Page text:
Check out this video!

 

via Constant Therapy: A Mobile Solution for Brain Rehabilitation – Assistive Technology at Easter Seals Crossroads

, , , , , , , , , , , , ,

Leave a comment

[ARTICLE] Media: Home exercise programs made effortless using the PhysioTherapy eXercises patient app – Journal of Physiotherapy

PhysioTherapy eXercises website: www.physiotherapyexercises.com

PhysioTherapy eXercises is a publicly available website, created by Harvey, Messenger, Glinsky, Pattie and a collaboration of physiotherapists. It was designed as a resource for creating and distributing home exercise programs. The website has a database of images, videos and instructions for over 1000 exercises focusing on impairments (strength, balance, range of motion, and cardiovascular fitness), and activities (reaching and manipulation, sit to stand, transfers, and mobility), and is available in 13 different languages. The exercises are evidence-based and include exercises for children through to the elderly, as well as exercises targeting specific populations, such as acute and degenerative neurological conditions, and musculoskeletal conditions, including whiplash and hand injuries. The Physiotherapy Exercises App is one feature of this web-based software and is the focus of this review.

The Physiotherapy Exercises App is free and can be used on both Apple and Android tablets and phones. The app is designed for patients to use, and allows them to access their prescribed home exercise program on their devices, record their progress online, and share this information remotely with their therapist. A recent randomised, controlled trial reported that using the Physiotherapy Exercises App increased adherence to home exercise programs when compared with paper-based methods.1

The therapist designs a home exercise program by selecting relevant exercises from the database and scheduling the frequency and duration of the exercises using the PhysioTherapy eXercises website. The patient then accesses and installs the Physiotherapy Exercises App via a link embedded in an email or smart phone text message that is sent from the website. Once the app is installed, patients have direct access to their home exercise program. The app allows patients to view their program, record completion of each exercise, and provide feedback to the therapist via a ‘notes’ function. The therapist has the ability to remotely monitor the patient’s exercise adherence, review notes recorded by the patient, and adjust the program as required by logging onto the website. Therapists can also receive a notification via an email when a patient’s adherence has decreased below a set threshold, which can be adjusted by the therapist for each patient.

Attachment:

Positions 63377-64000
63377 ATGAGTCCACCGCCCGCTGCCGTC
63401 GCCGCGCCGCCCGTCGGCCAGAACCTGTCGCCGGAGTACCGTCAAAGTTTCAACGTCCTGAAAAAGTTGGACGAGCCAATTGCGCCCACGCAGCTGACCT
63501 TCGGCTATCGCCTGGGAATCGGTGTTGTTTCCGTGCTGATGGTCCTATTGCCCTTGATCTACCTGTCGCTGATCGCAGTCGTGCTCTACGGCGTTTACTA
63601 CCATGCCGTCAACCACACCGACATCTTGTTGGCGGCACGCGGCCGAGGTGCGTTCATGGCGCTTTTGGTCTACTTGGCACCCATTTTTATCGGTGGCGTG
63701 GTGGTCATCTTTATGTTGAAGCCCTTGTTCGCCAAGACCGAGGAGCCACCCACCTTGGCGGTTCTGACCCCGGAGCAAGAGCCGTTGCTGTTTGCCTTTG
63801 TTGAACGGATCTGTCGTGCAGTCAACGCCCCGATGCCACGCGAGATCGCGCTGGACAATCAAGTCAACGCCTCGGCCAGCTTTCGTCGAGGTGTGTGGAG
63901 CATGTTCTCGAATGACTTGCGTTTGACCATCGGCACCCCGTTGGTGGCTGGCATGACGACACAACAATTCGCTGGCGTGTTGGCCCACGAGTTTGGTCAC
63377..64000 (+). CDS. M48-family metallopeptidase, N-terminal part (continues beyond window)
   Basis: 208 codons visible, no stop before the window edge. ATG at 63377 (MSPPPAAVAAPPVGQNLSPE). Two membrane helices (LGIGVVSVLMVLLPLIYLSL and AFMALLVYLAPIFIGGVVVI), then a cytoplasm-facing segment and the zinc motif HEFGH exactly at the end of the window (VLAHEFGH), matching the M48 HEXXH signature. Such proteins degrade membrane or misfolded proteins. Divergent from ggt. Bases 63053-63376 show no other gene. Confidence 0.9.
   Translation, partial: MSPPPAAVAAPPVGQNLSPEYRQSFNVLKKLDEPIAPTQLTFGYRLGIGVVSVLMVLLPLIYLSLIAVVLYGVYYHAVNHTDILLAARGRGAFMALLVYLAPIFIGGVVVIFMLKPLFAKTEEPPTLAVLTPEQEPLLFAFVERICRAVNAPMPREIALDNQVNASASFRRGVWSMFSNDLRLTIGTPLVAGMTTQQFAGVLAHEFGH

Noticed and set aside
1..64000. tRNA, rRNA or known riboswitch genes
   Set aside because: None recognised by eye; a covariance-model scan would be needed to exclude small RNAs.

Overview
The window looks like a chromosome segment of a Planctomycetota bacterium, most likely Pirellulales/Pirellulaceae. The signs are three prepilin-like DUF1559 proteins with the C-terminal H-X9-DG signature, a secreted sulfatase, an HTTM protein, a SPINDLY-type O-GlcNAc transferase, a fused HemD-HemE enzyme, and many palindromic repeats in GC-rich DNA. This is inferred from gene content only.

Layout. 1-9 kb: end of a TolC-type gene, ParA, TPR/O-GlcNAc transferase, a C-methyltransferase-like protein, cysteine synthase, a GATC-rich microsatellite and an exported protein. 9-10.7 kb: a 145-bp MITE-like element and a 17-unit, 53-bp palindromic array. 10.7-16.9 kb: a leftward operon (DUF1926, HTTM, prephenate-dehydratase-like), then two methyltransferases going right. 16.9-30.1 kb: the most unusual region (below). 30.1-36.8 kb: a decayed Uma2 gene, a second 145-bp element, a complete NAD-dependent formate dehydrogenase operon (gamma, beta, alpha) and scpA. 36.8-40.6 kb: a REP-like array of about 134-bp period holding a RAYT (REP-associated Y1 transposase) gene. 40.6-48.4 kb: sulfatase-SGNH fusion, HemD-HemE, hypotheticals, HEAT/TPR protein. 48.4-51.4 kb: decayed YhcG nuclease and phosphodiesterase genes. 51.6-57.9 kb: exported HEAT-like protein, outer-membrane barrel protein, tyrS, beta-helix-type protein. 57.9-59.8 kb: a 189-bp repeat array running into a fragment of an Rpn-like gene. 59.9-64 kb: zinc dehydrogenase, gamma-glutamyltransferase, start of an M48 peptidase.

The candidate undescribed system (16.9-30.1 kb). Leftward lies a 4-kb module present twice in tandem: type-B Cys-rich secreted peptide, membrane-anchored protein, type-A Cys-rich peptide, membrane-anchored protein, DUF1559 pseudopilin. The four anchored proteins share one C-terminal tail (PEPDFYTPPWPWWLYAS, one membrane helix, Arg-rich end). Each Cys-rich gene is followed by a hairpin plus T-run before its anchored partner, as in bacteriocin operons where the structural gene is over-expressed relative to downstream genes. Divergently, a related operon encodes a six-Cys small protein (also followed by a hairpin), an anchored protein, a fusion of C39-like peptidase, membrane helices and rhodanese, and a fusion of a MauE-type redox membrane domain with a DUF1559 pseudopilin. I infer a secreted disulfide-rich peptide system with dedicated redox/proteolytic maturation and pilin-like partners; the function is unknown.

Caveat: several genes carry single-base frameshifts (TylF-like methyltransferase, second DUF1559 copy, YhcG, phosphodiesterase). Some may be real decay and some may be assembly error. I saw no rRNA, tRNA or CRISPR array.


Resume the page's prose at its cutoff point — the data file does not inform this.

Ease of use

Overall, the design of the Physiotherapy Exercises App is straightforward and the basic features are easy to use. My experience suggests that patients who already use the Internet and/or mobile devices are willing to use the Physiotherapy Exercises App, and use it successfully. Patients with limited technology experience are able to use the app successfully if provided with assistance to download the app and are given a demonstration of how to use it. Once the app has been downloaded, patients have two options: view the exercises that are to be completed on that day via the home screen (Figure 1A); or touch the screen to access the illustration, aims, instructions and dosage for each exercise (Figure 1B). Similarly, recording of the completed exercises can be done by ticking the ‘done all’ box on the home screen or ticking a box on each screen for an individual exercise. Patients can record completing an exercise even if it is not scheduled for a particular day. Notes can be added on each screen that details an individual exercise.

Figure 1 Opens large image

Figure 1
A. Example of the home screen of an exercise program on the Physiotherapy Exercises App. B. Example of an individual exercise screen, including illustration, patient’s aims, patient’s instructions, instructions for repetitions and the exercise schedule. The black boxes indicate the days the exercise has been scheduled, and ticks indicate that the patient has completed those exercises on that day.

From the perspective of therapist use, the home exercise program is prescribed and monitored by logging directly onto the website. The website has an extensive help section to assist the therapist if required.

Strengths and limitations